Wizards guard Bradley Beal is looking to build off his strong play in last season’s playoffs. (Katherine Frey/The Washington Post)

As of Wednesday, Bradley Beal is 22 years 3 months and 2 days young. He is entering his fourth NBA season, the first in which he will not be the most junior member of the Washington Wizards, and is still playing on a rookie contract. But he feels old.

“I feel old because it’s my fourth year,” Beal said Monday during Wizards media day. “I feel like years are flying.”

This next one is the most important of Beal’s budding career. Unless an accord is struck between him and the Wizards on a contract extension by the end of Halloween, he will be playing for a long-term deal ahead of next summer’s unprecedented free agency bonanza with elevated expectations. He is a trendy pick to break out as an Eastern Conference all-star — an honor he believes has eluded him because of recurring injuries — because of the prolific postseason performances he has produced each of the last two years.

Health, Beal said, is his top priority this season after missing 44 games over his first three campaigns because of the setbacks. It will be the chief factor in determining whether he can carry that playoff success from last spring — when he was a two-way menace and averaged 23.4 points over 10 games — to this fall and sustain it over winter’s doldrums. Does he feel any pressure?

“No. I mean, it’s just me being who I am developing into the player I was supposed to be,” said Beal, who will make nearly $7.5 million this season. “Everybody goes through it. Everybody goes through the rookie stages, everybody goes through the first couple years and it’s always a learning experience. And now as you get older, you become a vet and it should be just second nature.”

When Drew Hanlen, Beal’s trainer, completed his annual review of the guard’s 2014-15 campaign in preparation for an offseason program, two statistics stood out: his low free throw rate and his dependence on midrange jumpers — more specifically, long twos. Beal averaged just 2.8 free throws per 36 minutes last season, which ranked 35th among NBA guards who attempted 10 field goals per 36 minutes and logged at least 2,000 minutes over the campaign, and 27.9 percent of his field goal attempts were from 16 to 24 feet though he made just 33.2 percent of them, the second-worst mark among players with at least 200 shots from that range.

Those tendencies were linked and shifted in the playoffs when a more aggressive Beal emerged. Hanlen determined they needed to change permanently, not just for the postseason, so he devised a summer regimen centered on Beal creating his own shot behind the three-point line and finishing around the basket.

“It’s kind of self-explanatory,” Beal said. “You look at it and my spots on the floor and where I’m comfortable shooting and where I need to work on the most and where I need to get myself to, to help myself. For sure, it was a no-brainer. If I’m going to shoot a long two, I might as well shoot a three or, if not, I might as well go to the basket.”

Instead of getting to work immediately after Washington’s May 15 playoff exit, Beal took June off to recuperate. When he returned to the court in July — shuttling between Los Angeles and his native St. Louis around trips to Taiwan, China and Africa — he worked in “sprints,” alternating between intensive and lighter weeks.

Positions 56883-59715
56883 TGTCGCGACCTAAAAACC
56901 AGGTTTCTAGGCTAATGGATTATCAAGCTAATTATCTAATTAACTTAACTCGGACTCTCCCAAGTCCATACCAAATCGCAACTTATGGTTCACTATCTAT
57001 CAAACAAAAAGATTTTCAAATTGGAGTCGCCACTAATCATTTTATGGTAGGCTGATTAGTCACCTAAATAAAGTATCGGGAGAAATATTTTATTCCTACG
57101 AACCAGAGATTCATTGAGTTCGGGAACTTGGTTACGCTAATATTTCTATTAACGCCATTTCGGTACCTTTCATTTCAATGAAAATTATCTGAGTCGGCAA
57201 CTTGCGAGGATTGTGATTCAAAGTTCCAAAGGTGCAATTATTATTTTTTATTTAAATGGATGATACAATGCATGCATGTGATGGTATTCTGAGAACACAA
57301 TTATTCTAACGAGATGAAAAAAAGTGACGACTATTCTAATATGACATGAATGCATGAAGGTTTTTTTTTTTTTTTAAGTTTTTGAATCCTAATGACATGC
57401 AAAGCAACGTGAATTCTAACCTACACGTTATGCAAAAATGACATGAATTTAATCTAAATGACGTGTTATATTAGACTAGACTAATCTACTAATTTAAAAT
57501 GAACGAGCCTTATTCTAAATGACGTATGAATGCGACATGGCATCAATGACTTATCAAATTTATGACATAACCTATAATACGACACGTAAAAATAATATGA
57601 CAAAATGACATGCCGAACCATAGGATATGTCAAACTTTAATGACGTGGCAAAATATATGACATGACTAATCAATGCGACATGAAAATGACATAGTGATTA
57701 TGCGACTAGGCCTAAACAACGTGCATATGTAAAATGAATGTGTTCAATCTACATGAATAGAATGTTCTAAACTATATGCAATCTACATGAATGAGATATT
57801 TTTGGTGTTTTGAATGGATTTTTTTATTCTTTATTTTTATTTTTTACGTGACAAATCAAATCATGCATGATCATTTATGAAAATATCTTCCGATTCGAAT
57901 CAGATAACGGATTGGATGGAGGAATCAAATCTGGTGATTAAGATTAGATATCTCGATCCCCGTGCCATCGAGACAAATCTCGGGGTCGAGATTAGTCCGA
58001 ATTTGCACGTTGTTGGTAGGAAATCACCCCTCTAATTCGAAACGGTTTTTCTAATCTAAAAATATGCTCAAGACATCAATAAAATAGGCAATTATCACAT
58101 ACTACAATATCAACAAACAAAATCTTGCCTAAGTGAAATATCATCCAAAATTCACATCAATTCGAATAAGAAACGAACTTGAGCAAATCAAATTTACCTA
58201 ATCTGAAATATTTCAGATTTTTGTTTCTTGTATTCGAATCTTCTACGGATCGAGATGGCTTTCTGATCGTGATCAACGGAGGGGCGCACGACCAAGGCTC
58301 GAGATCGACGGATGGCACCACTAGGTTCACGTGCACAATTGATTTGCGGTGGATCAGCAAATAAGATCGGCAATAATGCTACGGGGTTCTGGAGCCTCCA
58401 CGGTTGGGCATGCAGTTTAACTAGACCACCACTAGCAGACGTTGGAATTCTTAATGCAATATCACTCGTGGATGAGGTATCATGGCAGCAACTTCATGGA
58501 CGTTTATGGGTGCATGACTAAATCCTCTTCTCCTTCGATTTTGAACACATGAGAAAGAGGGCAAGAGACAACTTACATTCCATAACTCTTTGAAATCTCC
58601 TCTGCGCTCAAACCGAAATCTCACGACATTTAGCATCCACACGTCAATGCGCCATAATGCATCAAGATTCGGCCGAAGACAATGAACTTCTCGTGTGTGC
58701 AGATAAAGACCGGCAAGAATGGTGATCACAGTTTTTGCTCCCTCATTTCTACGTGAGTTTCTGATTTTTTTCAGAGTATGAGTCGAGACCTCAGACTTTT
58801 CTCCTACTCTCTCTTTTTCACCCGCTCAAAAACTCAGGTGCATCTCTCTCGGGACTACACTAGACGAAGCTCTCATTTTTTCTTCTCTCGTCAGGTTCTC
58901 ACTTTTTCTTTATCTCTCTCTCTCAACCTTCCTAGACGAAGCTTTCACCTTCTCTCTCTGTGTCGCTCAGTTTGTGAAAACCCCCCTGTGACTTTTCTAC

“We went in sprints so that he could really rest his body,” Hanlen said, “and then hopefully make it through the season injury-free for the first time in his career.”

During the demanding periods, Beal focused on improving his ability to finish over outstretched bigs, around defenders, when a primary defender is on his hip, and on finishing angles to draw fouls, Hanlen said. Sometimes Los Angeles Lakers guard Jordan Clarkson, a quicker defender, would guard him. Other times it would be Minnesota Timberwolves forward Andrew Wiggins, a longer and more athletic obstacle.

“We threw different live looks at him so we could make sure that everything that we were doing was translating to live play, and he did a lot better job,” Hanlen said. “Obviously, the big thing will be making sure that we keep an eye on all the stuff that we work on and continue to address it throughout the season so that it sticks in his game.”

At their first training camp practice Tuesday, the Wizards began installing a new offense, a perimeter-oriented operation geared toward creating more spacing and a faster pace, that first emerged in the playoffs and should accentuate Beal’s strengths. The key, Coach Randy Wittman said, is Beal getting to the free throw line like he did in the playoffs.

“The aggression of not just being a catch-and-shoot player, but he has the ability to attack the rim, which we saw,” Wittman said. “I think it was around six free throws a game. Everybody’s like, ‘How do you make that 19 points a game?’ Well, free throws. He’s going to make shots. He’s going to get better and better from the three-point line, I think. Those are little added things. It’s the other growth of his game that I want to see. And I saw it at the end of the year. Now he’s got to take that step for us.”

To do that, Beal has to stay on the court. He missed 19 games last season — nine because of a broken wrist and eight because of toe and fibula ailments plus two to rest — and admitted being skittish when he returned from each injury. He explained he didn’t want to impose and derail chemistry, and reinjuring himself was a fear stubbornly situated in the back of his mind.

“Hopefully this is a new year,” Beal said, “and I won’t have to worry about that.”